Life's Little Mysteries

What would happen if you drilled all the way through Earth?

Mine, tunnel front, silhouette of a standing worker.
Humans have dug mines, but none that have reached Earth's core. (Image credit: aeduard via Getty Images)

Earth's many layers are hidden from view. But what if we could drill through the center of the planet to the other side? What extreme forces and temperatures would we encounter deep within the planet?

Even though drilling through Earth remains science fiction, scientists have some ideas about what might occur based on experience from other drilling projects.

Earth's diameter is 7,926 miles (12,756 kilometers), so drilling all the way through the planet would require a gargantuan drill and decades of work.

The first layer to drill through is the crust, which is about 60 miles (100 km) thick, according to the U.S. Geological Survey. The atmospheric pressure would increase as the drill traveled farther underground. Every 10 feet (3 meters) of rock is equal to about 1 atmospheric pressure, the pressure at sea level, Doug Wilson, a research geophysicist at the University of California, Santa Barbara, told Live Science. "That adds up really quick when you're talking about a large number of kilometers," he said.

The deepest human-made hole today is the Kola Superdeep Borehole in Russia, which is 7.6 miles (12.2 km) deep. At its bottom, the pressure is 4,000 times that at sea level. It took scientists nearly 20 years to reach this depth, according to World Atlas. And that's still over 50 miles (80 km) away from the next layer, the mantle, according to Earth layer data from the USGS. The mantle is a 1,740-mile-thick (2,800 km) layer of dark, dense rock that drives plate tectonics.

Related: How many tectonic plates does Earth have?

Layers of the earth include the core, mantle, crust, and asthenosphere, lithosphere, troposphere, stratosphere, mesosphere, thermosphere and exosphere. (Image credit: Illusion Specialist via Shutterstock)

The boundary between the mantle and the core is called the "Moho" (short for "Mohorovičić discontinuity"). Scientists first attempted to dig here through the deep seafloor in the 1950s and 1960s with Project Mohole, but they were unsuccessful.

The hole made in the quest to drill through the planet would cave in unless we continuously pumped drilling fluid into the hole. In deep-sea and oil-well drilling, that fluid is a mix of mud that includes heavy minerals, like barium. The weight of the fluid balances the pressure inside the hole with the pressure of the surrounding rock and prevents the hole from collapsing, Wilson explained.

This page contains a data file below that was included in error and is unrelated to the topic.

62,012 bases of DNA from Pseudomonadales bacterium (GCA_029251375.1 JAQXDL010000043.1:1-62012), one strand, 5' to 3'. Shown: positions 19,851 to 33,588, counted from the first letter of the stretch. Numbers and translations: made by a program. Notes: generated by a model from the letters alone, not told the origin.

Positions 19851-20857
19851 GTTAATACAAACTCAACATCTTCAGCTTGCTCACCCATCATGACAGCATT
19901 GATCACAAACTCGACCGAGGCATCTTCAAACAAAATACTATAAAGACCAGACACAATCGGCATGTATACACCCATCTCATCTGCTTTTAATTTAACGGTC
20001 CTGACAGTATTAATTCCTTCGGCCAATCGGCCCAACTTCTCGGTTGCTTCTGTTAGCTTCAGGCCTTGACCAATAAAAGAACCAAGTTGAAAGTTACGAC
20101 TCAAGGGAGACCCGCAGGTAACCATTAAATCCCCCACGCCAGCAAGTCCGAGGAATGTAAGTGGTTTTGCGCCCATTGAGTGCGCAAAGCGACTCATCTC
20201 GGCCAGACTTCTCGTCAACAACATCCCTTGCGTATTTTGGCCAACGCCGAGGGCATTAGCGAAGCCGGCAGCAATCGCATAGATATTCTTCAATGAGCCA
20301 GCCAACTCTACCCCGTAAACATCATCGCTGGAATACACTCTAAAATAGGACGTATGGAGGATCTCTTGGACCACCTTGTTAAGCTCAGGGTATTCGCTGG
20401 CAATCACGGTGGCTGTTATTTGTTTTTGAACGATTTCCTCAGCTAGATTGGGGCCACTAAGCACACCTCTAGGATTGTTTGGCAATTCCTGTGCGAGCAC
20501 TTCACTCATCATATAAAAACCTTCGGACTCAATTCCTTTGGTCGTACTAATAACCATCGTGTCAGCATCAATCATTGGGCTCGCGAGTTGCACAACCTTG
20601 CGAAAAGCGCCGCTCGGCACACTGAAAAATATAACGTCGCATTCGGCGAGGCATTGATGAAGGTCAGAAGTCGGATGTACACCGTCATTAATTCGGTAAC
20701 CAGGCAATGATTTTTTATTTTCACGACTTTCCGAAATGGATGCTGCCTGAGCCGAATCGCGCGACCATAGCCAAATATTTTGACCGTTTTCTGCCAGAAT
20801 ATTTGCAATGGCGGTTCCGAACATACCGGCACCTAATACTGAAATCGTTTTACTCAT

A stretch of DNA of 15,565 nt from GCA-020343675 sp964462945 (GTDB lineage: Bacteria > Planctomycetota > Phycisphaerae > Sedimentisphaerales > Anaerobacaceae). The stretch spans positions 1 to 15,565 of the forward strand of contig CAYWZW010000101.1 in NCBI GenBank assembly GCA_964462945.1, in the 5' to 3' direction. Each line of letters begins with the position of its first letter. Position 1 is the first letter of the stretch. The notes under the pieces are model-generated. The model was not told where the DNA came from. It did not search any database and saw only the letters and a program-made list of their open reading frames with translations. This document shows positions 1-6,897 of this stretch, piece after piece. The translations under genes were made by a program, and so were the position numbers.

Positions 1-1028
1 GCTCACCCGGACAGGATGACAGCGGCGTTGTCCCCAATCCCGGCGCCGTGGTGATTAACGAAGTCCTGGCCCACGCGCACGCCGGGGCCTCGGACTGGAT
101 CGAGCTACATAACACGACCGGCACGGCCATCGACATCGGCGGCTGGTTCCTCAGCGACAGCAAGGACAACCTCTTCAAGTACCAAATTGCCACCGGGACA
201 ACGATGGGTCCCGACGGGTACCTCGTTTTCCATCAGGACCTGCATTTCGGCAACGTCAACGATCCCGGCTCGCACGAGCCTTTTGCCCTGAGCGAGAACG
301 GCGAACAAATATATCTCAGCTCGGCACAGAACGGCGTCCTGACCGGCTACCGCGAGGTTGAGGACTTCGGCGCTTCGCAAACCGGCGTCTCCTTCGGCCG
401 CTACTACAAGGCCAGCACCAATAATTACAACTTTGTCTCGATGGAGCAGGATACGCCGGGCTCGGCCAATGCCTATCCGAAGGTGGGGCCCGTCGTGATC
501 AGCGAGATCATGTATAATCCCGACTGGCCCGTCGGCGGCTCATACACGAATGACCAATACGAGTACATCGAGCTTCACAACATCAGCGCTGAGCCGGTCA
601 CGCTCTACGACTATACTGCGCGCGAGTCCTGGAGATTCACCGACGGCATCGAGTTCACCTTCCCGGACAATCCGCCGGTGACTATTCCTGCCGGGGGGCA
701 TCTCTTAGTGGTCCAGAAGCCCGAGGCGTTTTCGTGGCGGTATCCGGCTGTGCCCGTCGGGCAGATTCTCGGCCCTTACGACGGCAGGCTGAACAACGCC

The drilling fluid serves two additional roles: It cleans the drill bit to prevent sand and gravel from gunking up the machinery, and it helps lower the temperature, although it would become nearly impossible to keep the drill cool in Earth's innermost layers.

For instance, the temperature in the mantle is a searing 2,570 degrees Fahrenheit (1,410 degrees Celsius). Stainless steel would melt, so this drill would need to be made of an expensive specialized alloy, like titanium, Wilson said.

Once through the mantle, the drill would finally reach Earth's core at about 1,800 miles (2,896 km) down. The outer core is made mostly of liquid iron and nickel and is extremely hot, with temperatures ranging from 7,200 to 9,000 F (4,000 to 5,000 C), according to the California Academy of Sciences. Drilling through this hot, molten iron-nickel alloy would be especially difficult.

"That would cause a whole range of issues," Damon Teagle, a professor of geochemistry at the University of Southampton in the U.K., told Live Science. The fiery outer core would be like drilling through a liquid, and it would likely melt the drill unless cold water was pumped down.

Then, after 3,000 miles (5,000 km), the drill would reach the inner core, where the pressure is so intense that, despite the scorching temperatures, the nickel and iron core remains solid. "You'd really be at indescribable pressures," Teagle said — about 350 gigapascals, or 350 million times atmospheric pressure.

This whole time the drill would be pulled down to the core by Earth's gravity. In the center of the core the gravity would be similar to being in orbit — effectively weightless. That's because the pull of Earth's mass would be equal in all directions, Wilson said.

Then as the drill continues toward the other side of the planet, the pull of gravity will switch relative to the position of the drill, effectively pulling it "down" toward the core again. The drill will have to work against gravity as it pushes "up" toward the surface, back through the outer core, mantle and crust to reverse the downward journey.

If all these obstacles are overcome, the biggest problem once you reach the midpoint is that you'd still have "a long way to go" to reach the other side, Teagle said.

Hannah Loss
Live Science Contributor

Hannah Loss is a science journalist based in Boston. She covers the environment and has written for Scientific American, Sierra and Inside Climate News. Hannah graduated from Tufts University with a B.A. in English and environmental studies. She received a Master's degree in journalism from NYU's Science, Health and Environmental Reporting Program.